Emma Murphy, 26, shares her experience of domestic violence in the hopes that it will encourage others to speak out.Facebook / Emma Murphy

Emma Murphy, a 26-year-old mother of two from Dublin, has started a powerful discussion across the internet after posting a video on her Facebook page about the domestic abuse she has suffered.

Last night, the health and fitness blogger, whose 28,000 Facebook fans have come to expect motivational quotes, health tips, and photos of Murphy’s two young kids, made the brave decision to share a video in which she opens up about her choice to leave the father of her children, who she says has abused her both physically and emotionally.

In the video, which has now been viewed over 4 million times, Murphy, with a black eye and scrape on her chin, speaks of the trauma she has experienced.

“I’m 26, I’m from Dublin, I have two children. I’ve been in a relationship for three years with a guy who I thought was the love of my life. He was the love of my life,” she begins.

I thought long and hard before posting this video, this is very difficult for me but I have to do what is RIGHT, if you or anyone you know has it is in a similar situation please share this video to inspire other women around the world, violence is NOT the answer!!!!

Posted by Emma Murphy on Monday, July 6, 2015

“Last year I found out he cheated on me with one of his clients. I found out in June but he denied it. She contacted me in November and told me she was pregnant. So with the stress I went into labour early, my world was turned upside down.

“You think you know somebody ... I loved him so much that I tried to forgive him and I gave him another chance and I took him back. Unfortunately I found out that he did it again.”

She then goes on to say that when she confronted her partner last Friday, he beat her.

“He punched me in the face, and it wasn’t the first time,” she says.

“Last year he split my head open at an event and prior to that he punched me as well and I had a black eye.”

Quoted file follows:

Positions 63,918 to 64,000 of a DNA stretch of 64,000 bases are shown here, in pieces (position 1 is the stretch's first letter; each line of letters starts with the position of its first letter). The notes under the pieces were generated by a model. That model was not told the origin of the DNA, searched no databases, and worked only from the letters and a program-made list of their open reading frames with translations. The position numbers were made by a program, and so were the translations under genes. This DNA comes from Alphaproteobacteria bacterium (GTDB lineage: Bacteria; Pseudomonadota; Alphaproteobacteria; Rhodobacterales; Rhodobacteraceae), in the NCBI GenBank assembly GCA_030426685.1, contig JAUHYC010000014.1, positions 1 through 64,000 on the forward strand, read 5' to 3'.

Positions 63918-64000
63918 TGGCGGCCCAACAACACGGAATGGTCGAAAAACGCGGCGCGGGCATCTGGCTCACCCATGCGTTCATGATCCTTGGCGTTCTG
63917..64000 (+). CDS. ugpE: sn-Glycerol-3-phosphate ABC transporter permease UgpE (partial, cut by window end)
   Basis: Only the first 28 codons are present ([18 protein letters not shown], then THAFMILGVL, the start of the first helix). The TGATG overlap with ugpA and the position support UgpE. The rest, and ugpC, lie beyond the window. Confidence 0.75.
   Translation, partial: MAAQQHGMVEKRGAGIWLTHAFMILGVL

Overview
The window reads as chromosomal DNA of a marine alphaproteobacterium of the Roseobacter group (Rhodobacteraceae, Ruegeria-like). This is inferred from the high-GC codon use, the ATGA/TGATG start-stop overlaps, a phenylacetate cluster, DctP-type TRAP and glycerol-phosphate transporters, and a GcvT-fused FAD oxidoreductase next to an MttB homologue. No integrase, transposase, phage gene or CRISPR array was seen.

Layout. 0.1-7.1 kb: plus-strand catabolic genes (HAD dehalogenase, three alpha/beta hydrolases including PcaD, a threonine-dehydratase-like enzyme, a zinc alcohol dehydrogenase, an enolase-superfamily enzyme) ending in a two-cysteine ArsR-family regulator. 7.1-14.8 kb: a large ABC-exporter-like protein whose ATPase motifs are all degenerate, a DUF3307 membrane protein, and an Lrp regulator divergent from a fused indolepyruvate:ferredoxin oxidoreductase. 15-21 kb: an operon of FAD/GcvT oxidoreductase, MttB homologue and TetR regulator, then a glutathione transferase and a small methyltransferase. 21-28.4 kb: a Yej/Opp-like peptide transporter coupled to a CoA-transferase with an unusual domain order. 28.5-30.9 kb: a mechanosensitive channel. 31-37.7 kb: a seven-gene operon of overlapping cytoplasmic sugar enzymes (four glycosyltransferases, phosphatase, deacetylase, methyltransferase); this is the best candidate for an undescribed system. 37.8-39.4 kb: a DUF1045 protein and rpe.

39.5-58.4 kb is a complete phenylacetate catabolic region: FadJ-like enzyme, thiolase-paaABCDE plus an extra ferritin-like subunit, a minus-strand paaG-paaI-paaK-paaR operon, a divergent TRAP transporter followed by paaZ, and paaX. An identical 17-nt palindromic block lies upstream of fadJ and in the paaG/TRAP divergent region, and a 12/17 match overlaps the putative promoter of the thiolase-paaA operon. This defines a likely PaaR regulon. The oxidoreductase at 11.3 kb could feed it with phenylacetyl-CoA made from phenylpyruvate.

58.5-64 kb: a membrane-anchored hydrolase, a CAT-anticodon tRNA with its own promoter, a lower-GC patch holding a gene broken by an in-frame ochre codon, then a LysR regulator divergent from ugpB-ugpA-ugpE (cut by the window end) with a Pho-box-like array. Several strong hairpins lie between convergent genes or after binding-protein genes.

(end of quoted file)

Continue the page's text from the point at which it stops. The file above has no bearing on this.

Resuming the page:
Murphy also speaks out on the mental and emotional side to the abuse.

“For the last year and a half, I’ve been told that I’m paranoid, I’m a psycho, I’m nuts, my insecurities will kill me one day,” she says.

“I finally realized that no, this is not acceptable. No man has the right to put his hand on a woman. No matter how big, how small, no matter where you’re from. It is not right to raise a hand to a woman and it’s only now that I’ve realized that.

“Even once is unacceptable, but to be made to feel that it is acceptable is even worse. To be made to feel that you’re paranoid or insecure, that’s mental torture, and no man should do that to any woman.”

She shares the horror of watching her young son witness the abuse, repeating “children shouldn’t see any violence.”

Murphy concludes with a call to anyone else in a similar situation to seek help and support.

"If anyone out there has gone through something similar to what I’ve gone through, you need to find the courage and get away from anything that’s an unhealthy as violence.

“Go to your friends and family, people who love you and care about you.”

Murphy’s video has gone viral in publications around the world, and her decision to speak out has been praised by fans, strangers and women’s rights advocates alike.

“We have this image that people who experience domestic violence somehow have something wrong with them,” said Karen Willis, the executive officer of Rape and Domestic Violence Services in Australia.

“Then we see a woman who’s really strong and capable with an online following and inspiring, and we know there is no barrier to such violence. Ms Murphy deserves praise for bravely sharing her story.”

Ready for today, best day of the month with my amazing team, getting rewarded and recognised for our hard work ��������

Posted by Emma Murphy on Saturday, June 27, 2015

Polly Neate, the CEO of Women’s Aid, based in the US, commented to Murphy “The 'mental torture' you describe, as well as your visible physical injuries, convey the complexity of domestic violence, and it is important that this is understood by society.”

The video has received almost 12,000 comments, with many Facebook users opening up about their own experiences with domestic violence.

If you or someone you know is impacted by domestic or family violence or sexual assault, there are a number of support groups that can help. In the US: The National Domestic Violence Hotline at 1-800-799-SAFE, the National Coalition Against Domestic Violence, and Safe Horizon. In Ireland: Amen, Safe Ireland, and Women's Aid.

[H/T The Irish Independent]